[00:10:38] Jarrod: That’s becoming the age old question with this species. Now we’ve really got no idea. but it doesn’t really make sense when you try to put things together because. Why would a small little mouse that lives in the desert? Have a menstrual cycle, because if you think about it in a predatory prey sort of model, you know, it’s running around and it’s leaving a bloody trail everywhere it goes.

[00:10:58] So it’s going to be preyed [00:11:00] on a lot, and it doesn’t really make sense to be doing that as a small prey animal. there are a couple of theories out there. We haven’t really picked one that’s going to stick yet but essentially the prevailing one is that in a weird word to use is that it can afford to have a menstrual cycle.

[00:11:16] it’s got a couple of other interesting traits, in addition to a menstrual cycle that might allow it to sort of afford to have one in that it can shed its skin. Like,

[00:11:26] Catherine: Hang on a second, a mouse. that menstruates, that can shed its skin..

[00:11:30] Jarrod: Yeah, your mind’s blown again.

[00:11:31] Catherine: Is there something about the Australian, ecology and the endemic species that are only found here that are like something that they’re just the rule breakers,

[00:11:39] Jarrod: Well, these ones are actually found in Egypt.. So this is the Egyptian spiny mouse.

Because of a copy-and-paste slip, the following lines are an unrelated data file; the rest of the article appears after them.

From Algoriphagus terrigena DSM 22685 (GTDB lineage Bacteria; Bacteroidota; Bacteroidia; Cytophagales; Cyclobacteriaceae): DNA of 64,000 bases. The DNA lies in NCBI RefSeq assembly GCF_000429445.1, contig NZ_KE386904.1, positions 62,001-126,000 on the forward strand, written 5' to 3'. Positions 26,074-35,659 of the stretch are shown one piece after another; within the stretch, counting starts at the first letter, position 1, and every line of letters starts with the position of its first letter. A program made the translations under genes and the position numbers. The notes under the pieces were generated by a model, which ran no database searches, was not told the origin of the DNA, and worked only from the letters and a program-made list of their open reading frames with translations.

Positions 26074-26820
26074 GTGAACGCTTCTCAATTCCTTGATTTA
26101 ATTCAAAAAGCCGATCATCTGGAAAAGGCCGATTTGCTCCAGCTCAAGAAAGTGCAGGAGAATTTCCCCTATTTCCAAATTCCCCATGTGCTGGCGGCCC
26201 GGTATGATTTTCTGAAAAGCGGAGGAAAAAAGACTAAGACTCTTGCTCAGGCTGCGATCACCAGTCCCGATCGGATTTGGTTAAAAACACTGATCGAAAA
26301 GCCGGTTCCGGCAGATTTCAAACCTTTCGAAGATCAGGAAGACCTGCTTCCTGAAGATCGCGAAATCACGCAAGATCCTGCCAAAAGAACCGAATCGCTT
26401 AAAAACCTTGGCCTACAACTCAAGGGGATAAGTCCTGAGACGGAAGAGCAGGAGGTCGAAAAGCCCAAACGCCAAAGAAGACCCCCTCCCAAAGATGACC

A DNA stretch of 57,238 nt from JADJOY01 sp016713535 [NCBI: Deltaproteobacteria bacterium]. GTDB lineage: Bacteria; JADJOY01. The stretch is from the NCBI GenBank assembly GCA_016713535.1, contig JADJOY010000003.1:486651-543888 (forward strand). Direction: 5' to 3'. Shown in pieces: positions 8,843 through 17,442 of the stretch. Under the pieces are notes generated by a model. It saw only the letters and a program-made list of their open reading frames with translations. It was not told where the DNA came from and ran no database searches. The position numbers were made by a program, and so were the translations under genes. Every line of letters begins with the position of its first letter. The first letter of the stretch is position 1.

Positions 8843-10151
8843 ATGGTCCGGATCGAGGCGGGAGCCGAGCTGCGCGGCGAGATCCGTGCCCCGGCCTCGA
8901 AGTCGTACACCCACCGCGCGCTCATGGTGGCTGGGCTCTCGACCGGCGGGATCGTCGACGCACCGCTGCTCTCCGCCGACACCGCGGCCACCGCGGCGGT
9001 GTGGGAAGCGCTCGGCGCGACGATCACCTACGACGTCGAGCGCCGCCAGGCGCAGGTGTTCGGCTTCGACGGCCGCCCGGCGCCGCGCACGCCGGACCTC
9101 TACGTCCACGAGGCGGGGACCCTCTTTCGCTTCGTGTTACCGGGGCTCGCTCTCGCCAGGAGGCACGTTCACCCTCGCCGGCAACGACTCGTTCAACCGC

[00:11:43] Catherine: wow.

[00:11:44] Jarrod: Yes, they are absolutely incredible. They’ve got, so if you think of like a little lizard or a little gecko can drop its tail and know, the, the predator would attack the tail and the gecko gets away. the spiny mouse can do a very similar thing.

[00:11:57] So. it can desheet its tail. [00:12:00] So the, essentially the skin can come off and it can lose skin on its back and its tummy and it will regrow perfectly.

[00:12:06] Catherine: Well, there’s something interesting that maybe even to help with burns research, right.

[00:12:10] Jarrod: and that’s, that’s another sort of a line of research that a lot of people are going down and, um, in the U S, I think looking at that sort of wound healing capacity and how we can harness that. yeah, it couldn’t get more amazing this little species.

[00:12:23] Catherine: Tell your mother nature does provide us with the answers. We just don’t know how to look for them. Sometimes do we?

[00:12:28] Jarrod: Exactly.

The Research

[00:12:29] Catherine:  So out of your thesis, what kind of things are the main takeaways for the average Joe on the street? And also where’s the research continuing on.